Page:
Utah hunters can go ahead with their fall hunting plans. There will be, at this time, said Gov. Norm Bangerter in a Wednesday press conference, no closures or delays in the scheduled hunts because of high fire danger within the state.
He did point out, however, that conditions would continue to be monitored and that if fire threats worsen, things could change."But at this point, with the moisture we've received this week, that doesn't appear likely," said Dwight Bunnell, assistant chief of game management for the Utah Division of Wildlife Resources.
Concerns over the possibility of delayed or canceled hunts surfaced two weeks ago when Montana announced it was postponing early September hunts because of extreme fire danger in that state.
Monday evening, those restrictions were lifted and hunts for moose, bighorn sheep, black bear and upland game were opened.
On Wednesday, Washington and Oregon lifted closures on hunting and fishing in areas east of the Cascade Mountains.
According to Bunnell, there were never any discussions on canceling Utah's popular deer and elk hunts because of fire danger. More than 250,000 hunters will participate in those two October hunts.
"The question came up because hunters had heard about Montana. Our conditions are not as extreme as in Montana, Wyoming and Idaho. Before we ever close hunts, though, we believe there are ways to manage the problem short of closures," he added.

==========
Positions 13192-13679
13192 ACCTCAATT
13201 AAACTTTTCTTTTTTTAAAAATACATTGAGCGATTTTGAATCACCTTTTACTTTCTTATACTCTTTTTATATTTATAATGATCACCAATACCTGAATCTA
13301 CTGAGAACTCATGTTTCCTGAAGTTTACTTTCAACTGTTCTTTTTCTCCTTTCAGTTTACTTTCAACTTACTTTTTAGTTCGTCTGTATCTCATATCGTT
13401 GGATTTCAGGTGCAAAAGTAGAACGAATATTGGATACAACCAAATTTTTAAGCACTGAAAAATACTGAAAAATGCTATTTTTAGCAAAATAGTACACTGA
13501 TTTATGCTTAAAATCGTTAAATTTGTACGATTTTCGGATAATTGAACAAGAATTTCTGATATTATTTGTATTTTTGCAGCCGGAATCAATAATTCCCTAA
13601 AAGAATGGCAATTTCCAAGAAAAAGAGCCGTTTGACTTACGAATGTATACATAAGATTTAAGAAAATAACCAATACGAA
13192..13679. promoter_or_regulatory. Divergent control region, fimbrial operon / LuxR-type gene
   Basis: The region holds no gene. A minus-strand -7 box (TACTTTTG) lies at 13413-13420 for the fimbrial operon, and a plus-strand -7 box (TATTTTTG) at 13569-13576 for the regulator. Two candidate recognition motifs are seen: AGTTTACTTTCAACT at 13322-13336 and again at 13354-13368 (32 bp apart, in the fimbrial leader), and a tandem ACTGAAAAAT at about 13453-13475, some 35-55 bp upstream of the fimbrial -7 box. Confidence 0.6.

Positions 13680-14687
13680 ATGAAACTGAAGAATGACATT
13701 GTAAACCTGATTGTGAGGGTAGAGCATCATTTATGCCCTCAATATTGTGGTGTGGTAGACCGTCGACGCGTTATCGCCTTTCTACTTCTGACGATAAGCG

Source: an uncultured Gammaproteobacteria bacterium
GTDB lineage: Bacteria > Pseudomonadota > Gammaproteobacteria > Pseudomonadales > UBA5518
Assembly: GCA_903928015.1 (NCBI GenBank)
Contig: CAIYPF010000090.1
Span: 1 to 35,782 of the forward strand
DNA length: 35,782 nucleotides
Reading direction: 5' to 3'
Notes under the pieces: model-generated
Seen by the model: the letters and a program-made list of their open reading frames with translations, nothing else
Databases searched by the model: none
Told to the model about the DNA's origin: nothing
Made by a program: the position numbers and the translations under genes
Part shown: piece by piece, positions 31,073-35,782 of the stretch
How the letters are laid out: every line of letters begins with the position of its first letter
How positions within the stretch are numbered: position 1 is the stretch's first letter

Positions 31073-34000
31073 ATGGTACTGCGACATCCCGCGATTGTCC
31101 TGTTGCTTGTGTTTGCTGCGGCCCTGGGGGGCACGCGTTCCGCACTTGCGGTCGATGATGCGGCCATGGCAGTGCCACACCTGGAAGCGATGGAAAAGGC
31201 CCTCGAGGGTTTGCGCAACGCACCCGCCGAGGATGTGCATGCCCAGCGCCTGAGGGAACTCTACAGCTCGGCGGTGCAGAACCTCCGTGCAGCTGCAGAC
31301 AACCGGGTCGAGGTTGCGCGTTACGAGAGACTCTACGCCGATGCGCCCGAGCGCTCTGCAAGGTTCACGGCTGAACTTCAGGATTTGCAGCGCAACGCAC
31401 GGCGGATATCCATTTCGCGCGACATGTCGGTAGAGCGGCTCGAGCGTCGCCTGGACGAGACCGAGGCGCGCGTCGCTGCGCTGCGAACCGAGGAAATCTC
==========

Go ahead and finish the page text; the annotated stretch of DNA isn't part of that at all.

Wyoming officials said they have no plans to close or postpone hunts. The only closed areas there are where fires are now burning.
Colorado officials report there are only a few small areas in the state where there is fire danger, and that the rest of the state is no drier than during a normal year.
Idaho also held a press conference on Wednesday to tell hunters it was not delaying hunts, and also announced it was installing a toll-free phone number that hunters could use to call in fire-restriction violations.
State and federal agencies met last Monday to discuss the problems in Utah and jointly agreed that stopping the hunts was not necessary at this time.
Bunnell said the DWR was concerned over the possibility of closed hunts because of the size of Utah's deer and elk herds, and the poor condition of ranges as a result of the dry summer. He said the state needs a hunt this year to thin the herds.
"If we don't, we could be in real trouble this winter," he added. "Besides, when we set the deer season in late October, we did it so we would be out of or at least in a very low fire-danger period."